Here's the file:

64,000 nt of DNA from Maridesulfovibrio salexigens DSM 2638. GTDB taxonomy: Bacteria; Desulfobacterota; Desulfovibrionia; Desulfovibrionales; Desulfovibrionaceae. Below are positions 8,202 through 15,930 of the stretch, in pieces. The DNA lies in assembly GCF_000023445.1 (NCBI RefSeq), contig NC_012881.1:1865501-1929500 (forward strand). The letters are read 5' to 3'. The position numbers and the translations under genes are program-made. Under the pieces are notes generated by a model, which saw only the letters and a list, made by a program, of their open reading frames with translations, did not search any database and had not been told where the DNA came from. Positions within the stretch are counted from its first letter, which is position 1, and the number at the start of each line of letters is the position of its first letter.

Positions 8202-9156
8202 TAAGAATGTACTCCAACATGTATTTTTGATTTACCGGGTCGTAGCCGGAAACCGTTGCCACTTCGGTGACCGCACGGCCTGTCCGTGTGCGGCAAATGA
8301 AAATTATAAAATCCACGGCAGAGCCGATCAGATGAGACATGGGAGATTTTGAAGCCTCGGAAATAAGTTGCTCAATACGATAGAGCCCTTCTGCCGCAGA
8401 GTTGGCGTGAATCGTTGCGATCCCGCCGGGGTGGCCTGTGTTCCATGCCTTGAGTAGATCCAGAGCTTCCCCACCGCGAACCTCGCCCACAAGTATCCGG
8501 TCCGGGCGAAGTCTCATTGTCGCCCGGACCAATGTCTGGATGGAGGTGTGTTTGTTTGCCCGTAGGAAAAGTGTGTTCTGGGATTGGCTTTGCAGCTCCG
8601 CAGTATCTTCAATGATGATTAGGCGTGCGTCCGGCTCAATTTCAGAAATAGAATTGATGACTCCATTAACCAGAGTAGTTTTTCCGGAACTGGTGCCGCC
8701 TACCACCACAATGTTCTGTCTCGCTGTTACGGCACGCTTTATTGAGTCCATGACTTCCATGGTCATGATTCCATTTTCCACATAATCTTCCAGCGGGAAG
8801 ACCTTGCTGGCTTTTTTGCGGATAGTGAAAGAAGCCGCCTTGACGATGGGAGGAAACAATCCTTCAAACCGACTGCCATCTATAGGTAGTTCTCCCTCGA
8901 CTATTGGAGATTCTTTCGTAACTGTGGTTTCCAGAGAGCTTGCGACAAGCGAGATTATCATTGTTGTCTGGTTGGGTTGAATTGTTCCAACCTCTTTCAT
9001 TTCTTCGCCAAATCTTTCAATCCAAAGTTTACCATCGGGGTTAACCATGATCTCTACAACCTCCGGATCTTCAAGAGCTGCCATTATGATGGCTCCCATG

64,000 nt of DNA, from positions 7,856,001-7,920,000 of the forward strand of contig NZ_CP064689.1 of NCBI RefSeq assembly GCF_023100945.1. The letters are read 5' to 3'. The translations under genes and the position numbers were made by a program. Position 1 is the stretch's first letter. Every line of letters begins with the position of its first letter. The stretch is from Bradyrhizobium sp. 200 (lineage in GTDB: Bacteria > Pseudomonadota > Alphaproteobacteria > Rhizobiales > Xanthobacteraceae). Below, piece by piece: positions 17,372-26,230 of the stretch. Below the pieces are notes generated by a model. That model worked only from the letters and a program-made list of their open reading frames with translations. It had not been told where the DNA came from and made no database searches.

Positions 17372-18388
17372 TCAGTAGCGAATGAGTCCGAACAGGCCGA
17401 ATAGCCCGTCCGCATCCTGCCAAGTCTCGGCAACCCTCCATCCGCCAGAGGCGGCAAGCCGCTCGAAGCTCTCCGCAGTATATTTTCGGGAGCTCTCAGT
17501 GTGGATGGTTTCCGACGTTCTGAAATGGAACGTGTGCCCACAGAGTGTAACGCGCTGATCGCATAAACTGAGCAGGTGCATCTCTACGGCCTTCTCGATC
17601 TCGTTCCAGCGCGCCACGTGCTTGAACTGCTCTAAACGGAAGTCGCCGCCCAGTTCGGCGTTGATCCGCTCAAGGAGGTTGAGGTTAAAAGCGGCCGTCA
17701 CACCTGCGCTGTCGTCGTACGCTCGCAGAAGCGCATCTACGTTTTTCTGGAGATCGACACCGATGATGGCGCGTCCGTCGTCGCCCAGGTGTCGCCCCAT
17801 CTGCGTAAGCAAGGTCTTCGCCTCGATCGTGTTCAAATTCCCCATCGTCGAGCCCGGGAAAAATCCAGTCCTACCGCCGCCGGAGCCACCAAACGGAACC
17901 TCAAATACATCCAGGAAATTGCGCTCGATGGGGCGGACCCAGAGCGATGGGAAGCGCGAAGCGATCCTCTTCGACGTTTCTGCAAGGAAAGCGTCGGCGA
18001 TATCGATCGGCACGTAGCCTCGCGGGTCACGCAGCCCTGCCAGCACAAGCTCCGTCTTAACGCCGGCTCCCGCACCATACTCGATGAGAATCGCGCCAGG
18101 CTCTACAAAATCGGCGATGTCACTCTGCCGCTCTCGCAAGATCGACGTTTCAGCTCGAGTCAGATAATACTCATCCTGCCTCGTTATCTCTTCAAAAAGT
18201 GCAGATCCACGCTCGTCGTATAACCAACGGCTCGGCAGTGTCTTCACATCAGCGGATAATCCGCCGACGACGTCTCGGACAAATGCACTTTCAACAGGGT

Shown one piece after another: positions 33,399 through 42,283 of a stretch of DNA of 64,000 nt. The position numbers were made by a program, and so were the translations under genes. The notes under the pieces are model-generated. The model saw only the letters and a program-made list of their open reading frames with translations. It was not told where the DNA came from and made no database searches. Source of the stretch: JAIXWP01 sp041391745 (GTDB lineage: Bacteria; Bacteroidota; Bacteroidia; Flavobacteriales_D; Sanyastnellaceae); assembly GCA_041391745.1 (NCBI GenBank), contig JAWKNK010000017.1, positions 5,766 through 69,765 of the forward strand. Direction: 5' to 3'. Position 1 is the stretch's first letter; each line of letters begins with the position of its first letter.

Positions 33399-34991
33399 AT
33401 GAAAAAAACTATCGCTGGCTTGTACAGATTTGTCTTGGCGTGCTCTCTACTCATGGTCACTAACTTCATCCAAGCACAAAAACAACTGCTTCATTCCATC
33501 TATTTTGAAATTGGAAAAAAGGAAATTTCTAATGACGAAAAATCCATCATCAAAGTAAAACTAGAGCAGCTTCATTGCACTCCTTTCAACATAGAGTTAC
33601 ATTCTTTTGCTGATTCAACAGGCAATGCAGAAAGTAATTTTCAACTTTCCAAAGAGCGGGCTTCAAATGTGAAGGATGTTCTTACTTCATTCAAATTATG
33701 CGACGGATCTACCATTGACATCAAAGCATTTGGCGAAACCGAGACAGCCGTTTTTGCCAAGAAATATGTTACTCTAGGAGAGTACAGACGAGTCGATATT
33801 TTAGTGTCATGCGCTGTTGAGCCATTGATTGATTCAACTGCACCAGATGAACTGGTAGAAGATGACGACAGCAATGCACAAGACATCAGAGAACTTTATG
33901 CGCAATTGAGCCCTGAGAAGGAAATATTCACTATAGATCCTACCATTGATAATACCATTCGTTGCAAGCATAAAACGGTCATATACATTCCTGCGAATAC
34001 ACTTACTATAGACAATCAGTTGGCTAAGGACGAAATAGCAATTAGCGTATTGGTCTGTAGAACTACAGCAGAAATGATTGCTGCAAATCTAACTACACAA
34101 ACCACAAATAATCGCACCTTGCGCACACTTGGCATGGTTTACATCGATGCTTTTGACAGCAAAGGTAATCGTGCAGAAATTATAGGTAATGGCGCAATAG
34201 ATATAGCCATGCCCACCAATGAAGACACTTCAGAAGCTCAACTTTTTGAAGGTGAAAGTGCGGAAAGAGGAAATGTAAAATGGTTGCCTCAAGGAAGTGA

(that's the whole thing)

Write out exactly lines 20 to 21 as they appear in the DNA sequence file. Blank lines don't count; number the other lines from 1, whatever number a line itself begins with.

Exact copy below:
17901 TCAAATACATCCAGGAAATTGCGCTCGATGGGGCGGACCCAGAGCGATGGGAAGCGCGAAGCGATCCTCTTCGACGTTTCTGCAAGGAAAGCGTCGGCGA
18001 TATCGATCGGCACGTAGCCTCGCGGGTCACGCAGCCCTGCCAGCACAAGCTCCGTCTTAACGCCGGCTCCCGCACCATACTCGATGAGAATCGCGCCAGG